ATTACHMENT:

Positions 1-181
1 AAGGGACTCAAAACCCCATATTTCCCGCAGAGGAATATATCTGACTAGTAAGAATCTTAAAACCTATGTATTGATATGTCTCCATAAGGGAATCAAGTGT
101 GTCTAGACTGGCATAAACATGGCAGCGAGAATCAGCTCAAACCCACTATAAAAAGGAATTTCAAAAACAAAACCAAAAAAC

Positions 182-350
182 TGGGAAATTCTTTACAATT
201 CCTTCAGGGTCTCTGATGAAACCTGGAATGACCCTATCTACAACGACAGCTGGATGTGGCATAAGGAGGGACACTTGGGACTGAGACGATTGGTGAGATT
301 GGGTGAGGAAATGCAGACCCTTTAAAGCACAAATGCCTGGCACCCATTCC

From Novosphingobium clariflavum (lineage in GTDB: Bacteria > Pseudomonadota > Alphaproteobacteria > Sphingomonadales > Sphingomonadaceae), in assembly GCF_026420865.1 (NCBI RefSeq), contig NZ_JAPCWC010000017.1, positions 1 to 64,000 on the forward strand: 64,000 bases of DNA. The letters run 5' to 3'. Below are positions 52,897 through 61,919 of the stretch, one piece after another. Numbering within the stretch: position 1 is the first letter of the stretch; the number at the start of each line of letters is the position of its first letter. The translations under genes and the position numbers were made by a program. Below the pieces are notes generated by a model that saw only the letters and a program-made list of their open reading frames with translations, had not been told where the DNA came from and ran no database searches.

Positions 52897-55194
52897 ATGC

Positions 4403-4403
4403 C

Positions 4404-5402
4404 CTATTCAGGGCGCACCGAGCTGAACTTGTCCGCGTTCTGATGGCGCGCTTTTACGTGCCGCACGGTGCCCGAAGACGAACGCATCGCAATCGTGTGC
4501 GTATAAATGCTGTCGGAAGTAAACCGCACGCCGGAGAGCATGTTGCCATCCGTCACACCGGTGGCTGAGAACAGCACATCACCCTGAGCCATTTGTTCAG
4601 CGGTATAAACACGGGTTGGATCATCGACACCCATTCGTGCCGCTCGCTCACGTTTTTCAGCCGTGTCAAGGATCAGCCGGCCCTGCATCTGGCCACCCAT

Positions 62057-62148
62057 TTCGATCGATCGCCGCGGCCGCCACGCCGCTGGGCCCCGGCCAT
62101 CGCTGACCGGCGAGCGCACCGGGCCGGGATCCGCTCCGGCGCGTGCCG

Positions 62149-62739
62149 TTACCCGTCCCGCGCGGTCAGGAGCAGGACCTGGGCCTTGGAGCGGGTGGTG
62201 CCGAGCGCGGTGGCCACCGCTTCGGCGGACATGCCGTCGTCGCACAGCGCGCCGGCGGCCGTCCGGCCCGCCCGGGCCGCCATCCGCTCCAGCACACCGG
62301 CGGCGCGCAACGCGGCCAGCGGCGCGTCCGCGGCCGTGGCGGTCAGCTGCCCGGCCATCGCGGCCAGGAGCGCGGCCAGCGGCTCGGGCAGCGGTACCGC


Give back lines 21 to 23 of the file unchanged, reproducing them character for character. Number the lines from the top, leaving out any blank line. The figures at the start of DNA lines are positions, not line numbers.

62149 TTACCCGTCCCGCGCGGTCAGGAGCAGGACCTGGGCCTTGGAGCGGGTGGTG
62201 CCGAGCGCGGTGGCCACCGCTTCGGCGGACATGCCGTCGTCGCACAGCGCGCCGGCGGCCGTCCGGCCCGCCCGGGCCGCCATCCGCTCCAGCACACCGG
62301 CGGCGCGCAACGCGGCCAGCGGCGCGTCCGCGGCCGTGGCGGTCAGCTGCCCGGCCATCGCGGCCAGGAGCGCGGCCAGCGGCTCGGGCAGCGGTACCGC